County election officials will continue counting ballots well into the evening. Check back here and at the ROV website for more results later.

9:20pm: Lofgren leads big

Zoe Lofgren appears headed to a 14th consecutive term in Congress based on early results.

As of 8:43pm, the Democratic San Jose congresswoman garnered 77.4 percent of the vote against Republican challenger Justin James Aguilera for California’s District 19 seat on the House of Representatives.

The 19th District covers most of Santa Clara County, including all of Morgan Hill and parts of Gilroy.

John Laird leads Vicki Nohrden for the State Senate 17th District seat in the first round of reporting, early unofficial results show.

Laird, a Democrat, had 69.6 percent of the votes, while Nohrden garnered 30.4 percent.

The 17th District encompasses Gilroy and Morgan Hill, as well as all of Santa Cruz and San Luis Obispo counties and parts of Monterey County.

8:20pm: Early count shows Borgioli, Spring, Montes in lead

The first wave of local election results posted to the Santa Clara County Registrar of Voters site shows incumbent City Councilmember Larry Carr is in a close race with Gino Borgioli, who is currently leading the vote tally with about 39 percent of ballots counted so far.

Borgioli, a former Morgan Hill Unified School District trustee, leads the three-person race for Council District A with 1,144 of the votes counted so far, according to the ROV website. Carr has about 38.6 percent, or 1,129 votes. Julie Raia has about 22.4 percent, or 655 ballots.

The ballot count is still in the early stages, with the next results to be posted at 9pm. The results posted just after 8pm, when polls closed, reflect ballots cast by mail and in drop boxes before election day, according to the registrar’s office.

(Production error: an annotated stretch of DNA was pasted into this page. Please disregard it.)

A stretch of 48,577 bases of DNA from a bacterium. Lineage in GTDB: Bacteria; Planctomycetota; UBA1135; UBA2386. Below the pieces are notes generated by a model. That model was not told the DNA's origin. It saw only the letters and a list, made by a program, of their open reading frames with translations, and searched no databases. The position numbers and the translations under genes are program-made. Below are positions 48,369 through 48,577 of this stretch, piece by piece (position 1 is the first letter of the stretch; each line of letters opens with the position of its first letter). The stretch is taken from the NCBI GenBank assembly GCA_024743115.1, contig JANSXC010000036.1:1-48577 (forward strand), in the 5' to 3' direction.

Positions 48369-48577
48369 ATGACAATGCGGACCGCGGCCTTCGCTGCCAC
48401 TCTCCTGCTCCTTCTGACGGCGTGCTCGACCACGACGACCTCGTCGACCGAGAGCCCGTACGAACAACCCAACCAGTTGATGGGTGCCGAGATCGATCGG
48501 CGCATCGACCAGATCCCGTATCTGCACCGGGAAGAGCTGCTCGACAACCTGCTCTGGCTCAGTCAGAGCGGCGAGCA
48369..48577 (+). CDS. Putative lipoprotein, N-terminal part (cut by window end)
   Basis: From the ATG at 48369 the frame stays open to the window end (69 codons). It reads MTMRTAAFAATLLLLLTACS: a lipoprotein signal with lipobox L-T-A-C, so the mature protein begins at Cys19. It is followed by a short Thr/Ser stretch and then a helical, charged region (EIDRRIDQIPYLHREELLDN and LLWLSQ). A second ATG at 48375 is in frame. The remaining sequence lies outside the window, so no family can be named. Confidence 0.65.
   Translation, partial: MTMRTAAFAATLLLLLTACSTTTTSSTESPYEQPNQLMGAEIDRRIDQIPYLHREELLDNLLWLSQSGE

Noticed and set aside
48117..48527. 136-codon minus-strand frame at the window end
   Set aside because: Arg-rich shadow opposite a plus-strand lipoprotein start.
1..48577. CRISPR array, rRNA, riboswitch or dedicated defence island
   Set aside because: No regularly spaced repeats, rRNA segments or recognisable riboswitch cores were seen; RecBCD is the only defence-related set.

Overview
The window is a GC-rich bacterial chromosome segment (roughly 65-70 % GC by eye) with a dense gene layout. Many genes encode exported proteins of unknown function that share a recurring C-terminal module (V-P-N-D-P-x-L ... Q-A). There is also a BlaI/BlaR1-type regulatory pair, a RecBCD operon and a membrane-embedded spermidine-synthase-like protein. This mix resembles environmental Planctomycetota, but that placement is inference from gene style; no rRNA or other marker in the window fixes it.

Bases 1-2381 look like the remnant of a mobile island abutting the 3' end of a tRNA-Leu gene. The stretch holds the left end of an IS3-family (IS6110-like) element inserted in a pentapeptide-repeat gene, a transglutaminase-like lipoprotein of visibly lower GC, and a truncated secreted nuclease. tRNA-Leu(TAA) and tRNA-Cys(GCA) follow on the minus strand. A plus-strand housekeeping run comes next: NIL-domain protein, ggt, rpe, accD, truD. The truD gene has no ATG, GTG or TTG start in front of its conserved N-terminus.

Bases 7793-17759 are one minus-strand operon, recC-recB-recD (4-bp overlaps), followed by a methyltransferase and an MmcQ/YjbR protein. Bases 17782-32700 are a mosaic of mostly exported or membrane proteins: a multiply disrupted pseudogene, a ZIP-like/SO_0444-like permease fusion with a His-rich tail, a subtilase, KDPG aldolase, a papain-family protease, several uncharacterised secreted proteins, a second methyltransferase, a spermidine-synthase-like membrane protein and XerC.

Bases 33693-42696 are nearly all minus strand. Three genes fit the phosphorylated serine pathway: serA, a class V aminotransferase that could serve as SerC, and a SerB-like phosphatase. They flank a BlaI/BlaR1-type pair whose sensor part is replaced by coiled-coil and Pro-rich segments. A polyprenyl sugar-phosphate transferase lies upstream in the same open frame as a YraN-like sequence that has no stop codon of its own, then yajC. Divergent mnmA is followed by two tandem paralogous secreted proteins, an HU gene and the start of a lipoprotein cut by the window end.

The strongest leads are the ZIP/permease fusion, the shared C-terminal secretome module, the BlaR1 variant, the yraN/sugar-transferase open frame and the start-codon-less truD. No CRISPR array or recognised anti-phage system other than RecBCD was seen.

In the race for Morgan Hill City Council District C, incumbent Rene Spring is in a comfortable lead with about 72 percent of votes counted. Challenger Juan Miguel Munoz-Morris has about 28 percent of the votes so far.

Morgan Hill Mayor Rich Constantine has a commanding lead against write-in candidate Steve Chappell. Constantine, the only candidate who qualified to have his name on the ballot, has received about 94 percent of votes counted. Chappell has received 668 write-in votes so far, according to the registrar’s website.

And in the election for Morgan Hill Unified School District Trustee Area 5, Ivan Rosales Montes leads the vote count so far with about 62 percent, or 1,538 votes cast. Pamela Torrisi has received 928 counted votes so far. There is no incumbent in the race.

To see all local results for every race on the Nov. 3 ballot, visit the ROV results website.

Polls close in 30 minutes

The Sobrato High School vote center saw a steady, but not overwhelming, stream of voters throughout the afternoon Nov. 3, according to election officials.

The polls are still open until 8pm in Santa Clara County, as results for the Presidential election trickle in from across the country.

The county Registrar of Voters office will begin posting local results on its website shortly after 8pm. Click here to go directly to the local results page.

In Morgan Hill, voters today will elect the city’s mayor and councilmembers for districts A and C. Incumbent Larry Carr faces Gino Borgioli and Julie Raia in District A, while incumbent Rene Spring is running for reelection against Juan Miguel Munoz-Morris in District C.

Incumbent Mayor Rich Constantine is the only name on the ballot for mayor’s seat, but write-in candidate Steve Chappell has waged a late campaign for the office in recent weeks.

A staggering 710,750 voters have already cast their ballot either by mail or in person at one of the vote centers today, according to ROV spokeswoman Bee Lor.

A total of 1,019,309 people are registered to vote in the county, putting the current voter turnout at nearly 70 percent.

During the 2016 general election, 724,596 out of 875,175 registered voters cast their ballots, making it the second-highest election in terms of voter turnout with 82.8 percent.

Check back later for local results in the Nov. 3 election.

4:15pm: Rally on Burnett overpass